Compare any two graphics cards:
GeForce GTX 550 Ti vs Radeon HD 6670 (OEM)
IntroThe GeForce GTX 550 Ti has a GPU core clock speed of 900 MHz, and the 1024 MB of GDDR5 RAM is set to run at 1026 MHz through a 192-bit bus. It also features 192 SPUs, 32 TAUs, and 24 ROPs.
Compare all that to the Radeon HD 6670 (OEM), which comes with a GPU core clock speed of 800 MHz, and 512 MB of GDDR5 memory running at 1000 MHz through a 128-bit bus. It also is made up of 480 SPUs, 24 Texture Address Units, and 8 Raster Operation Units.
(No game benchmarks for this combination yet.)
Power Usage and Theoretical Benchmarks
Power Consumption (Max TDP)
The GeForce GTX 550 Ti, in theory, should perform quite a bit faster than the Radeon HD 6670 (OEM) overall. (explain)
Texel RateThe GeForce GTX 550 Ti should be quite a bit (approximately 50%) faster with regards to texture filtering than the Radeon HD 6670 (OEM). (explain)
Pixel RateIf using high levels of AA is important to you, then the GeForce GTX 550 Ti is a better choice, by far. (explain)
Please note that the above 'benchmarks' are all just theoretical - the results were calculated based on the card's specifications, and real-world performance may (and probably will) vary at least a bit.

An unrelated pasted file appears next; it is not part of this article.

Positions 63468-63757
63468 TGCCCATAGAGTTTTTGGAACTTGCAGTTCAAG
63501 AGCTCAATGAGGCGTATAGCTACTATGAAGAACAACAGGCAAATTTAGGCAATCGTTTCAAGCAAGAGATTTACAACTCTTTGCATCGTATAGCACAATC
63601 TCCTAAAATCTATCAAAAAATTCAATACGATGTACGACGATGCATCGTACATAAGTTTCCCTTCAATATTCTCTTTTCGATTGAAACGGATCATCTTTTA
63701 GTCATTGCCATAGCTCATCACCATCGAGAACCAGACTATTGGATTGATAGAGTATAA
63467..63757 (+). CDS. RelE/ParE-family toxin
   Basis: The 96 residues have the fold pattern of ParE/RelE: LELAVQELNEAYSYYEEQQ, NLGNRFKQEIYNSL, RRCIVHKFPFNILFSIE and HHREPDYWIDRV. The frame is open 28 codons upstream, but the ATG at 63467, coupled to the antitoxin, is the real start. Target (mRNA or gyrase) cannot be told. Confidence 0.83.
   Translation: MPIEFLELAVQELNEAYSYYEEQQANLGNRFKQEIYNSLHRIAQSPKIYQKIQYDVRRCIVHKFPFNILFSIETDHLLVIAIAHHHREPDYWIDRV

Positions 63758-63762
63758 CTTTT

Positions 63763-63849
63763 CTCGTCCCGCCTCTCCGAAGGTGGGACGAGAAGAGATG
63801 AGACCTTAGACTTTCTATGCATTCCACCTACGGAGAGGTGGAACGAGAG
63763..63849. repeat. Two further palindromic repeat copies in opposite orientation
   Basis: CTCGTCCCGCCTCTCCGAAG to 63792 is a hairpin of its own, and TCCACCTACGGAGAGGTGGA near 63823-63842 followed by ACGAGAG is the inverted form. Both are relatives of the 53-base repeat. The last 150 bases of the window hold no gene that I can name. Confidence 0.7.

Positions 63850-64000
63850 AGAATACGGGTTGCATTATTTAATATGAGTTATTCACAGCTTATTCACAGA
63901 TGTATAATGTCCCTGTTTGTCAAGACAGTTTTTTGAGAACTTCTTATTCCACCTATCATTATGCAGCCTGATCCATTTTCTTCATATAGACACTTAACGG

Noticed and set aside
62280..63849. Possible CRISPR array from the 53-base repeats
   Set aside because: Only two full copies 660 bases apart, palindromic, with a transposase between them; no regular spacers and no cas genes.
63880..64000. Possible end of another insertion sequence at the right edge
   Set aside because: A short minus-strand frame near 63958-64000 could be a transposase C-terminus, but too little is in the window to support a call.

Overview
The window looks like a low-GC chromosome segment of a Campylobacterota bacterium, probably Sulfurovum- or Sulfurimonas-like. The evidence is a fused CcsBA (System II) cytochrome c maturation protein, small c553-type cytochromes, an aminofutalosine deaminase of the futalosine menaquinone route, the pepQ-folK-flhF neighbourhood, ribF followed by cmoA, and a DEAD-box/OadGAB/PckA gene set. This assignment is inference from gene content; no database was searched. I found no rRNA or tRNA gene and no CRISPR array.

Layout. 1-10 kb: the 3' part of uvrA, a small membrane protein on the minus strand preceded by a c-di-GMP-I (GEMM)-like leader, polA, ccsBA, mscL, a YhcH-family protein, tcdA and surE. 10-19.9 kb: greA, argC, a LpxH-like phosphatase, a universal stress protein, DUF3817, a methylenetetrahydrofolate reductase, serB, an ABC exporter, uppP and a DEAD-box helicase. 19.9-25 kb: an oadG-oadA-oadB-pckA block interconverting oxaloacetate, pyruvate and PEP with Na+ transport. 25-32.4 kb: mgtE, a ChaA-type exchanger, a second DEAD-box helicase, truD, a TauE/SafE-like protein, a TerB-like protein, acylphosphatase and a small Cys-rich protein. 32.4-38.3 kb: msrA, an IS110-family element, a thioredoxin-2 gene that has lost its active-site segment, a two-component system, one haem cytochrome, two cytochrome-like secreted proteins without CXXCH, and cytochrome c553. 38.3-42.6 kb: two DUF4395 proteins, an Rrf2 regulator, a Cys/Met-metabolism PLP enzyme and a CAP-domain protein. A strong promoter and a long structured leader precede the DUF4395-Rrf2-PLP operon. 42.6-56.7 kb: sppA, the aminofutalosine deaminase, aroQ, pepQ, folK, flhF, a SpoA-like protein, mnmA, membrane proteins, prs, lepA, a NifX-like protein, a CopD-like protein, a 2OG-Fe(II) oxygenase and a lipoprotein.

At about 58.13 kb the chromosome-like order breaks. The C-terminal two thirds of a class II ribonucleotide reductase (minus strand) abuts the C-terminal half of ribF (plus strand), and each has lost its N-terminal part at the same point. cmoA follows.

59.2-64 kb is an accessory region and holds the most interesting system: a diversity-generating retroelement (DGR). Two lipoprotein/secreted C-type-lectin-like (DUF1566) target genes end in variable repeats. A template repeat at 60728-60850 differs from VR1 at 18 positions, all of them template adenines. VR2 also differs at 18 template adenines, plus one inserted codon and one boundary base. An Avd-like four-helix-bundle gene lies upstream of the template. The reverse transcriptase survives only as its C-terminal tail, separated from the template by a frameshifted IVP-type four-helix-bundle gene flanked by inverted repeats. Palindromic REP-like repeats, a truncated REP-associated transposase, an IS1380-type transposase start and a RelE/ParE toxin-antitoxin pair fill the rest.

Please note that the price comparisons are based on search keywords - sometimes it might show cards with very similar names that are not exactly the same as the one chosen in the comparison. We do try to filter out the wrong results as best we can, though.
Memory Bandwidth: Bandwidth is the max amount of information (in units of megabytes per second) that can be transported over the external memory interface in a second. It's calculated by multiplying the card's interface width by its memory speed. If the card has DDR type memory, it should be multiplied by 2 once again. If it uses DDR5, multiply by ANOTHER 2x. The better the card's memory bandwidth, the better the card will be in general. It especially helps with anti-aliasing, HDR and high resolutions.
Texel Rate: Texel rate is the maximum number of texture map elements (texels) that can be applied in one second. This number is calculated by multiplying the total number of texture units of the card by the core clock speed of the chip. The higher the texel rate, the better the graphics card will be at texture filtering (anisotropic filtering - AF). It is measured in millions of texels applied in one second.
Pixel Rate: Pixel rate is the most pixels that the graphics card can possibly write to the local memory in a second - measured in millions of pixels per second. Pixel rate is worked out by multiplying the amount of Render Output Units by the the core clock speed. ROPs (Raster Operations Pipelines - also sometimes called Render Output Units) are responsible for drawing the pixels (image) on the screen. The actual pixel rate also depends on many other factors, especially the memory bandwidth of the card - the lower the memory bandwidth is, the lower the ability to reach the maximum fill rate.